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A Debtor WorldInterdisciplinary Perspectives on Debt$
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Ralph Brubaker, Robert M. Lawless, and Charles J. Tabb

Print publication date: 2012

Print ISBN-13: 9780199873722

Published to Oxford Scholarship Online: January 2013

DOI: 10.1093/acprof:oso/9780199873722.001.0001

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“Hyperconsumption” and “Hyperdebt”: A “Hypercritical” Analysis

“Hyperconsumption” and “Hyperdebt”: A “Hypercritical” Analysis

(p.60) 3 “Hyperconsumption” and “Hyperdebt”: A “Hypercritical” Analysis
A Debtor World

George Ritzer

Oxford University Press

This chapter addresses the role played by consumer society and consumer culture in the growth of the debt problem. The fundamental argument is based on the fact that American society, specifically its economy, underwent a change from a society dominated by production to one in which consumption rivaled, or exceeded, production in importance. This shift to consumption—or “hyper” consumption—is not fueled solely by the foibles of individual consumers themselves. Industry and government alike have manipulated consumers to the end of promoting consumption, and “cathedrals of consumption” (e.g., casinos, shopping malls, and theme parks) sprang up after World War II and lured consumers into consuming what they did not even realize they needed—because in fact they did not. Finally, the chapter explores contexts for “hyper” developments, namely, capitalism, the manipulation of time and space in contemporary capitalism, and globalization.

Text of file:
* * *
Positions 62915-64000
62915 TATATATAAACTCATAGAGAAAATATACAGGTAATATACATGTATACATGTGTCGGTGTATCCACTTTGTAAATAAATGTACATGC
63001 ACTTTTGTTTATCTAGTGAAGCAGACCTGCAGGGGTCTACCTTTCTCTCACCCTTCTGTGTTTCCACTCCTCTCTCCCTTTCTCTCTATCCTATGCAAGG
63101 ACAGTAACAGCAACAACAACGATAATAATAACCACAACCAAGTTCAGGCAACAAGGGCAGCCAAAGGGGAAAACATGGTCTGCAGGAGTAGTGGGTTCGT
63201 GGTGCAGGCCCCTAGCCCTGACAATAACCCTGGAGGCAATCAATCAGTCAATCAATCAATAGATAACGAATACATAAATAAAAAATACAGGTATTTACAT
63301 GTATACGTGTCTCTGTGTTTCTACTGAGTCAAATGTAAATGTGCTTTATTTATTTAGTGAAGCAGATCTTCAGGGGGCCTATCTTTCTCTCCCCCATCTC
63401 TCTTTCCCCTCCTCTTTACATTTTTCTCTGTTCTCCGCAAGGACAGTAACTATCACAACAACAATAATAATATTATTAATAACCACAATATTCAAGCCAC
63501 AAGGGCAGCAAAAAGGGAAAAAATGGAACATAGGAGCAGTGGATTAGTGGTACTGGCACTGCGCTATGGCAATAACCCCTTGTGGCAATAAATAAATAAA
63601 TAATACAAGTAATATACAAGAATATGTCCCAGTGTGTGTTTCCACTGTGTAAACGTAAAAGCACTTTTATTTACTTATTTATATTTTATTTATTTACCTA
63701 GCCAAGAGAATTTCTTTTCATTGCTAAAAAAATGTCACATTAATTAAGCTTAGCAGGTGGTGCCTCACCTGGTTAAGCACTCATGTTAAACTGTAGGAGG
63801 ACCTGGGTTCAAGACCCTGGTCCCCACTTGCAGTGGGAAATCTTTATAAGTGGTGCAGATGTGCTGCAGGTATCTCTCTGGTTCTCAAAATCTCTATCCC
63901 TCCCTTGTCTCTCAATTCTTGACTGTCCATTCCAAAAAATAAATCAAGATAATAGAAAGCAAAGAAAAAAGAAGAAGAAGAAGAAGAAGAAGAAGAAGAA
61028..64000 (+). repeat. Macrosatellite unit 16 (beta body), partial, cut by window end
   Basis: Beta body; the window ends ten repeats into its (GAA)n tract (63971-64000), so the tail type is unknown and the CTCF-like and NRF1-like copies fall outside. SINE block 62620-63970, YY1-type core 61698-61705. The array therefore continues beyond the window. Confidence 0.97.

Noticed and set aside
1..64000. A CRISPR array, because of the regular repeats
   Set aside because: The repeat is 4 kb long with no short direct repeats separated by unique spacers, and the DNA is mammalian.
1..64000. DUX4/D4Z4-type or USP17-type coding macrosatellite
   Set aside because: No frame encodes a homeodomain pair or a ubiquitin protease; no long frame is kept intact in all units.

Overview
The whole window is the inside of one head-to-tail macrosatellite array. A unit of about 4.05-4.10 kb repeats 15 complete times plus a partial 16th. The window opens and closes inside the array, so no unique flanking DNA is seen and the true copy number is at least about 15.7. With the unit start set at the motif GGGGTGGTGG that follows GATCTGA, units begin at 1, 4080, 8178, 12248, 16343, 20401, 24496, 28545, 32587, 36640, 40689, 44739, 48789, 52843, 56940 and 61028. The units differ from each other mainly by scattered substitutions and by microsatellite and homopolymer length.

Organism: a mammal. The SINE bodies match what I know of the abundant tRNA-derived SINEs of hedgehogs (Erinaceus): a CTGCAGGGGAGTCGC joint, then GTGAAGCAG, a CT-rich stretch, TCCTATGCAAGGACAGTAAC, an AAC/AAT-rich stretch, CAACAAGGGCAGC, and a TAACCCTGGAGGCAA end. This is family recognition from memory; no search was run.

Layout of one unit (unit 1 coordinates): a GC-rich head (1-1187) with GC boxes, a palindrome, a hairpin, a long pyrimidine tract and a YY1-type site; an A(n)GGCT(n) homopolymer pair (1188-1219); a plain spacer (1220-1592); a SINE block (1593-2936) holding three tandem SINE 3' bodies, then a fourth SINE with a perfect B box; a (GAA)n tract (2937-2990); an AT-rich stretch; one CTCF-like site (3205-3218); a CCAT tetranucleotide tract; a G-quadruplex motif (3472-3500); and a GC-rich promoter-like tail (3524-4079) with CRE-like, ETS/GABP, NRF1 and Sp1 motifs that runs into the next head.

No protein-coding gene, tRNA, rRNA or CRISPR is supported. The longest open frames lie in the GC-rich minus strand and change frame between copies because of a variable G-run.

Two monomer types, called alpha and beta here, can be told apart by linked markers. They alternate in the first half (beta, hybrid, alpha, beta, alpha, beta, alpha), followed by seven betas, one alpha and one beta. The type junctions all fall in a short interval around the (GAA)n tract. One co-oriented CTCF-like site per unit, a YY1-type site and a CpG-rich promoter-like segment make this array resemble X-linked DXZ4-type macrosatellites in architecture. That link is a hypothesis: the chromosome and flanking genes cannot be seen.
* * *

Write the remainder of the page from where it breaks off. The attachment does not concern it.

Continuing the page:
Keywords:   consumption, consumer society, consumer culture, hyperconsumption, debt, capitalism, globalization

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